14,379 miles for the total project in 1193 days
Up early and headed to Gilmer County. Parked the car next to the newspaper office, near the courthouse. Headed out towards Gordon County on 76. Raining and the road has a small shoulder and lots of curves. Not worried about me, main concern was in surprising a driver with my presence and causing someone to get hurt. After about four miles I made the decision to turn back. Back four miles, still raising awareness and money for the Alzheimer’s Association all the way. Eight miles today, in the rain. Proud of these eight miles.
I was able to confirm that two newspapers printed our story and included the 1.800.272.3900 24/7 Helpline phone number in the article. This call will be answered by trained counselors for the Alzheimer’s Association.This, of course, made my day.
A few folks stopped and offered me a ride. I said no and explained that, especially today, I needed to do this.
Got a friend in Arkansas that says she will keep on keeping on. She’s tough.
My mom just keeps going and going and going.
The Walk to End Alzheimer’s are all getting near.
I hope that you get to do what it is that you were meant to do.
I met up with Robyn Matthews at Mercy Care in Rome, Georgia. Robyn is with the Alzheimer’s Association. We chatted a few minutes in the parking lot and went in the facility.
Here is a picture of Robyn.
August 24th 2015 - Rome, Georgia - Robyn Matthews - Alz
Mercy Care is an awesome place. They provide Adult Day Health, Senior Employment, Grands Who Care and Caregiver Support.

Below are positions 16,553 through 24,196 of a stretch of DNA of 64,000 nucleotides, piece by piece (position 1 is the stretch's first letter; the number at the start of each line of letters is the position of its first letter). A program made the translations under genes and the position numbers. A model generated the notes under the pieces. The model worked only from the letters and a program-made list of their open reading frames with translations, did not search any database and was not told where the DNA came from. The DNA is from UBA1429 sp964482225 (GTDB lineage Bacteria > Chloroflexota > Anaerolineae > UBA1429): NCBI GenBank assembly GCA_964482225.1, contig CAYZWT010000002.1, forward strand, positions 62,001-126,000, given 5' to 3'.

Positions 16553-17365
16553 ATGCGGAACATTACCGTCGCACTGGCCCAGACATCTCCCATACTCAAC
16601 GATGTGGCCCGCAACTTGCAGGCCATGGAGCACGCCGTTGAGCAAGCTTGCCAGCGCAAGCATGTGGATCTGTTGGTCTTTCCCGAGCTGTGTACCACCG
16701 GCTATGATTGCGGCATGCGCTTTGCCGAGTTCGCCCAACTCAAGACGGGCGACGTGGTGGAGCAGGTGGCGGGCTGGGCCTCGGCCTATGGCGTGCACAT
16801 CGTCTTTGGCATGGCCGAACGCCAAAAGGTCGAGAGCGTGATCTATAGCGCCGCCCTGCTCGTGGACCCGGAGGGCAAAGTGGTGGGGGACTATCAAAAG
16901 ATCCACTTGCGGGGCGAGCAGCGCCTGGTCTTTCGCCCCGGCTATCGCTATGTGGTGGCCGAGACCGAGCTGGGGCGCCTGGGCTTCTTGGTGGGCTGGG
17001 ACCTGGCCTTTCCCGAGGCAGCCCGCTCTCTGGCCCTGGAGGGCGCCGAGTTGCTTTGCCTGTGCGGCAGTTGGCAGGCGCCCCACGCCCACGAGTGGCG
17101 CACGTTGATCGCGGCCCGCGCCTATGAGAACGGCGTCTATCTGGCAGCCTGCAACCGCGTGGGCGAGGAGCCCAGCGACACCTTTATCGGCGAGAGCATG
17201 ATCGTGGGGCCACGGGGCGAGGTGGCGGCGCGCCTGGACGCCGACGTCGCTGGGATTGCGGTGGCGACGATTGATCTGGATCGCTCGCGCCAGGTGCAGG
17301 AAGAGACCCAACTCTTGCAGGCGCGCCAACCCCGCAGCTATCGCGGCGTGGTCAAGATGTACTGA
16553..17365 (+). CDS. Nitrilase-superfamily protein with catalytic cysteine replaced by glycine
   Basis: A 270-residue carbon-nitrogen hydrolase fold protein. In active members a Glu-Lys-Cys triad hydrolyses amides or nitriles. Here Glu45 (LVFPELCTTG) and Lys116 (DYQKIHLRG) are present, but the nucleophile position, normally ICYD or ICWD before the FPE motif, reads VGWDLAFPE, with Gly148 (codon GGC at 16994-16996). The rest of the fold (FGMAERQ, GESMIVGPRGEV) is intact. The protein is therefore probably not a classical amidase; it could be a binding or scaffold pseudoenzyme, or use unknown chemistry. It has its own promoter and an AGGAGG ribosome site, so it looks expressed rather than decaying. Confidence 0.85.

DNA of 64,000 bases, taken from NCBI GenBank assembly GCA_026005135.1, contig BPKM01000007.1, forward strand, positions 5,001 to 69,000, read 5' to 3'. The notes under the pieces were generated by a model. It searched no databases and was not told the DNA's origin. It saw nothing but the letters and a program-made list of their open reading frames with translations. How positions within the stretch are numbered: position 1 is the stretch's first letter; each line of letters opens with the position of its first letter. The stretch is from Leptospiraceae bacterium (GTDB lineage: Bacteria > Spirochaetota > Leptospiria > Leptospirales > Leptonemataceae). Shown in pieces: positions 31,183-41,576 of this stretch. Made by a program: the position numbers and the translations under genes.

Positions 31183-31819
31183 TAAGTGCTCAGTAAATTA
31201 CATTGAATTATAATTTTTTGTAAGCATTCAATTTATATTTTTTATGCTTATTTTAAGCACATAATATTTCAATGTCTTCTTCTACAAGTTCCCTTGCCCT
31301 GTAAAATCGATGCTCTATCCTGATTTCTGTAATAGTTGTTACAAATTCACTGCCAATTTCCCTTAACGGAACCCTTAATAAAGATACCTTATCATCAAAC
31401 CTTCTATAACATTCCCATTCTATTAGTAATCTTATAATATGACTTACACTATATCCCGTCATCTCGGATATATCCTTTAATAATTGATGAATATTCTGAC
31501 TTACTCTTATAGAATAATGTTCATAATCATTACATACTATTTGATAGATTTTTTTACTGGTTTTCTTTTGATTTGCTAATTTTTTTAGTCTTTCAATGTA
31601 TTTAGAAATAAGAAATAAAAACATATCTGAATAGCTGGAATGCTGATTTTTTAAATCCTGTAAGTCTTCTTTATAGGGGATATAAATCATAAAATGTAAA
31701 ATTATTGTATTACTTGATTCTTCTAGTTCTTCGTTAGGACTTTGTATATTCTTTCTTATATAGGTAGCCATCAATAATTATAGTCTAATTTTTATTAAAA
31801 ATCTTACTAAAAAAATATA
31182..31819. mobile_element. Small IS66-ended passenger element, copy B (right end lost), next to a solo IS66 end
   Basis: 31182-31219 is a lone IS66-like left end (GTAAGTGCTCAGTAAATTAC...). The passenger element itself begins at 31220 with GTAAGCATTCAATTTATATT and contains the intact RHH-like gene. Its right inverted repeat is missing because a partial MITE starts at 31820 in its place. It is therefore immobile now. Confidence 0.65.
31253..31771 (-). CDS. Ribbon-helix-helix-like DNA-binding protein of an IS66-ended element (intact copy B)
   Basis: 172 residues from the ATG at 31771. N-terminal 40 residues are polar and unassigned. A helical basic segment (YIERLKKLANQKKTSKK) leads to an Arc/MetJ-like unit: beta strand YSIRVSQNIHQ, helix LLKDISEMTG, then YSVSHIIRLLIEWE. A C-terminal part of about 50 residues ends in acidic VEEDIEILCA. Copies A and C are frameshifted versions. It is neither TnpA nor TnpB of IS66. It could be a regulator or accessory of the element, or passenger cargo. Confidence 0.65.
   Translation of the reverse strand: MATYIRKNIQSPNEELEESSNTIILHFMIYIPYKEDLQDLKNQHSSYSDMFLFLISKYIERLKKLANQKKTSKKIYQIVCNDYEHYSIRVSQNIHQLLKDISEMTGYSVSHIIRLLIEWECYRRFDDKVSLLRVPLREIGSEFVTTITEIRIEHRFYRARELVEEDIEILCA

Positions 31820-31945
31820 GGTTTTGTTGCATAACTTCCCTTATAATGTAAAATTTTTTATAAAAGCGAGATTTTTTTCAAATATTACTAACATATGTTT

August 24th 2015 Mercy Care in Rome, Georgia
Said so long to Robyn and drove to 5th Avenue Health Care in downtown Rome, Georgia. Met Margaret Geho. She expressed the team effort at the facility.
August 24th 2015 - 5th Avenue Health Care in Rome, Georgia
Dropped by the local newspaper to thank them for covering this project, to raise awareness, in their newspaper.
August 24th 2015 - Rome, Georgia
Spoke with several people that have a connection with alzheimers disease and one in the post office in Holly Springs that has a friend whose husband has early onset alzheimers.
It’s about the caregivers Jack !!
Raining here. Thunder in the distance. Sitting on the front porch and thinking about resuming the trek around Georgia tomorrow.
August 23rd 2015 in Holly Springs, Georgia
Things are a deep green here. 70 degrees this morning.
Feeling very thankful for who and what I have in my life.
My daughter participated in a 5k last night in Roswell, Georgia. She had a good time.
Ian Sharman was the first person to cross the finish line at the Leadville Trail 100 last night. He finished in 16 hours and 33 minutes.
Thanks for reading this blog.
I am in Holly Springs, GA. I am not on my trek “around georgia”
My son is visiting for a few days from Europe. Spending time with him, his wife and three children has been a pleasure.
I read some sad news this morning about a man in Leadville, Colorado. Here is a link to the article. This is concerning the racing events.
I may be back on the trek by Wednesday. I’m not sure yet.
Spending a good part of the day indoors, using Google to learn more about alzheimers disease.
Here is a link to the Alzheimer’s Association Georgia Chapter that speaks of “Support Groups”
Thank you for reading my blog.
I locked Wilson down. Went in the store to pick up a Dr. Pepper. The lady asked what I was doing. After my explanation, she told me of her connection. He has had alzheimer’s for awhile. He walked outside awhile back, got in his truck and drove south. The sheriff stopped him because he was traveling the wrong direction. He had an emergency note with him. The sheriff’s office called the number and the family went and picked him and his truck up.